The best way to estimate the answers to calculations without a calculator
is to round the numbers sensibly and then carry out the calculation by hand.
Often, the numbers in the question can just be rounded to 1 significant figure, but
sometimes this is a bit excessive, so you need to choose a sensible level of rounding.
You can use estimates to help check your answers to questions done using a calculator.
This is done by following these steps:
1. ESTIMATE the answer mentally.
2. CALCULATE the answer on the calculator.
3. CHECK the calculator answer is a similar size to your mental estimate.
(a) Estimate the cost of 21 packs of screws each costing £2.90.
The actual calculation is 21 × 2.9.
If we round the numbers to 1 significant figure we get 20 × 3, which we can do without a calculator.
Our estimated answer is £60 (which is quite close to the actual answer of £60.90).
(b) Estimate the length of 29 pieces of wood layed end-to-end if each is 1.48m long.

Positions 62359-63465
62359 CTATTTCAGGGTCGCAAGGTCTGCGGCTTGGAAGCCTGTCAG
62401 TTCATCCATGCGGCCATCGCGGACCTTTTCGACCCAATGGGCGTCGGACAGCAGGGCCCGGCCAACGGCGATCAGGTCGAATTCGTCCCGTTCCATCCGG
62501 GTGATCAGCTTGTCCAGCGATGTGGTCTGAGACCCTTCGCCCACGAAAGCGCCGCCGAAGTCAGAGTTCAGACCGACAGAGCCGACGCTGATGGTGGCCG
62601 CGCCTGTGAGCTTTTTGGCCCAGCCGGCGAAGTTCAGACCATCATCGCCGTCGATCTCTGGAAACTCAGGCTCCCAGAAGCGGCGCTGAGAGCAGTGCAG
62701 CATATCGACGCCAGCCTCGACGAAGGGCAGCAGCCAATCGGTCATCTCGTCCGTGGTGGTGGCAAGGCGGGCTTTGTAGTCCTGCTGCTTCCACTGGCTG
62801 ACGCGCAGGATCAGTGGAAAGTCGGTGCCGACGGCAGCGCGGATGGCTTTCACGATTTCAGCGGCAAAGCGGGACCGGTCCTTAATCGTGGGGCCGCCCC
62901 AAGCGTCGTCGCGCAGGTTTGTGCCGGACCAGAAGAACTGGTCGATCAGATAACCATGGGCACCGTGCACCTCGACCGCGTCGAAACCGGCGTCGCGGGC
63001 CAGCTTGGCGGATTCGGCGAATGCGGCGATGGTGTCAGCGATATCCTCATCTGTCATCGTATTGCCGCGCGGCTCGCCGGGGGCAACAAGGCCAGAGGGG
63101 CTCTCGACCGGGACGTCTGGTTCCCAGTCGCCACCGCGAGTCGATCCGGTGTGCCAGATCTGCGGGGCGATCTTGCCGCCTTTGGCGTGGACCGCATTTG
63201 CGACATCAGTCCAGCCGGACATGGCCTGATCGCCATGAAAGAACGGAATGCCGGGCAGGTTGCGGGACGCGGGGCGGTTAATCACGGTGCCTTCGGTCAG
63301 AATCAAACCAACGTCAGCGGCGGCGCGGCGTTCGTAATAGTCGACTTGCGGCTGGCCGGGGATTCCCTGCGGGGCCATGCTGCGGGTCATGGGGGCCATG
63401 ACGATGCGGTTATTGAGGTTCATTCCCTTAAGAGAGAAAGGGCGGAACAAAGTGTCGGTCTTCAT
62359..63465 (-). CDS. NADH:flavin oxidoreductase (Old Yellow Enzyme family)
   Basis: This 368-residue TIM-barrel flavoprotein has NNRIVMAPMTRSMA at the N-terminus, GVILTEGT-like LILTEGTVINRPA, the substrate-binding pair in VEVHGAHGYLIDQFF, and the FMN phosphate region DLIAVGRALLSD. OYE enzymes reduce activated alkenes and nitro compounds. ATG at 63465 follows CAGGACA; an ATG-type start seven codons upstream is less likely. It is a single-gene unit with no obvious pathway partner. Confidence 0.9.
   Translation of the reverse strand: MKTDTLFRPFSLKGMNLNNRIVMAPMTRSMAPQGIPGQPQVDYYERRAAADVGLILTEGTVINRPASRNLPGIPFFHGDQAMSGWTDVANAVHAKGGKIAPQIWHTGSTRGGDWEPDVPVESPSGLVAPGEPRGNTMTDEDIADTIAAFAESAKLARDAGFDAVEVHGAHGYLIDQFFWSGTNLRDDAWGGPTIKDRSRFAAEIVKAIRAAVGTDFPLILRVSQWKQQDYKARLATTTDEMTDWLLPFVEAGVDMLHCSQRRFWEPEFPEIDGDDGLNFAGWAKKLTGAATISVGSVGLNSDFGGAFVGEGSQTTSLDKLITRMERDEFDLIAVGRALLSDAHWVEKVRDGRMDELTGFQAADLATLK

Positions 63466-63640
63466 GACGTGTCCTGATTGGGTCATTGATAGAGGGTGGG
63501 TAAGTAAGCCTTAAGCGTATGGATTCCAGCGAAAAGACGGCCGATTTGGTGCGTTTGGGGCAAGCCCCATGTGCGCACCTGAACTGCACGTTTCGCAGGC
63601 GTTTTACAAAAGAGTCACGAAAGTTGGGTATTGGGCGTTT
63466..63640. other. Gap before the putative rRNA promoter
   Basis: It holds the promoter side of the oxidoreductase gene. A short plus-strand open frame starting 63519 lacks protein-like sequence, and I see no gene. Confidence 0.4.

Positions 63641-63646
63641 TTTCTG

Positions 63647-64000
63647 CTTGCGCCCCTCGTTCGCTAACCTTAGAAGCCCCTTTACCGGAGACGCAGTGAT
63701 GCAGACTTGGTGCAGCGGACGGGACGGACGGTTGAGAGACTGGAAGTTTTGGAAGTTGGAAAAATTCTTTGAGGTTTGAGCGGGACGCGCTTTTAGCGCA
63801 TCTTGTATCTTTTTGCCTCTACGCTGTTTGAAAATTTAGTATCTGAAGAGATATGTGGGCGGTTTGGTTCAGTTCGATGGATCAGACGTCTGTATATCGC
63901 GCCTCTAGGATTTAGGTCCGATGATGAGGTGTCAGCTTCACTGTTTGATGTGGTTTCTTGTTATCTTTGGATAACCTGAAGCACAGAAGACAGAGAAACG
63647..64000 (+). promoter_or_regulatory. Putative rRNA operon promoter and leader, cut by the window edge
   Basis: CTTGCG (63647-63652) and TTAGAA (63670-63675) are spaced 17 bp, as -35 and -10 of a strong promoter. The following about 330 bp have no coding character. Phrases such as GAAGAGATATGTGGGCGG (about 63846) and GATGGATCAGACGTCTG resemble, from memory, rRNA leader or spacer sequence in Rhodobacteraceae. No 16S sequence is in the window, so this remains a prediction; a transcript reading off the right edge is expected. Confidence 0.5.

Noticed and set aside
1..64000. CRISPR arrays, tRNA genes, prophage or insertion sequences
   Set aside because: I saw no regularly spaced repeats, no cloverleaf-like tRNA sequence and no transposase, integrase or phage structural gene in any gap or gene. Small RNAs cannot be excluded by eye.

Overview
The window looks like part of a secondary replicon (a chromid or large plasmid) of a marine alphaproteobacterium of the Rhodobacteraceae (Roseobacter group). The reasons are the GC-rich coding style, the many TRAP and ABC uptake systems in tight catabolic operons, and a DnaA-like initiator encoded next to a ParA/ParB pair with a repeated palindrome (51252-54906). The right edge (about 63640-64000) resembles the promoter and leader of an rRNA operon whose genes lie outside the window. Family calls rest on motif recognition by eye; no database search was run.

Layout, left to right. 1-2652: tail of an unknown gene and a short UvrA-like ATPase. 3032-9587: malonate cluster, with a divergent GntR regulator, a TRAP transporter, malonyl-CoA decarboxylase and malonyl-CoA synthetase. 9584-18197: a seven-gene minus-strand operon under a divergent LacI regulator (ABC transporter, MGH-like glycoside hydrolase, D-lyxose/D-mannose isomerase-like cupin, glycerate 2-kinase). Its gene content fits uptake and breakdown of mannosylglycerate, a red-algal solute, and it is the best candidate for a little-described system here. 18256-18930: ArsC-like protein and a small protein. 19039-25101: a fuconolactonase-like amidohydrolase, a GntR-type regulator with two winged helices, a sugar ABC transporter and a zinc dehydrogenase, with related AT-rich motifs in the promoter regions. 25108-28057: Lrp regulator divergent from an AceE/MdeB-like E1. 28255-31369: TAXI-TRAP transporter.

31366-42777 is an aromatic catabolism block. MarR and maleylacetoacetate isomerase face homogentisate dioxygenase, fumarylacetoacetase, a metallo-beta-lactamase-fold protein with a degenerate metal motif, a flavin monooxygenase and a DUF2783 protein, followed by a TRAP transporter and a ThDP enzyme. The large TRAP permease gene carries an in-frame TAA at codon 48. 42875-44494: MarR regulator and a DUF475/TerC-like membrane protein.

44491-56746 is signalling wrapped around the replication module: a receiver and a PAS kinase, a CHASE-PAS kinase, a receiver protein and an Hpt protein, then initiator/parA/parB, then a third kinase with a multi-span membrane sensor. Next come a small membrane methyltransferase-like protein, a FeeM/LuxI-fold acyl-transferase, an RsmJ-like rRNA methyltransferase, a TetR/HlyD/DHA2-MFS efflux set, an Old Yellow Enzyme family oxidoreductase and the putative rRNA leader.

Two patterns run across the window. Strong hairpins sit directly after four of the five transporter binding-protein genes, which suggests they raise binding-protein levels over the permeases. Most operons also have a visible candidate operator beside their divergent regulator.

The actual calculation is 29 × 1.5.
If we round the numbers to 1 significant figure we get 30 × 1.
The estimated answer using 1 significant figure is 30m (which is quite different to the actual answer of 42.92m).
In this case, we need to be sensible about the rounding, for example we could calculate 30 × 1.5.
The estimated answer using more sensible rounding is 45m (which is much closer to the actual answer).
(c) James has worked out 31.5 × 49.6 and got the answer 156.24.
Use estimation to check whether his answer is likely to be correct.
If we round the numbers to 1 significant figure we get 30 × 50.
The estimated answer using 1 significant figure is 1500m (which is very different to the answer James got).
James has probably got the decimal point in the wrong place - the answer should be 1562.4
Work out the answer to each of these questions then click on the button marked to see whether you are correct.
(a) Estimate the weight of 38 boxes each weighing 26 kg.
(b) Jane has calculated 3.88 × 16.1 and got 62.468. Does her answer seem correct?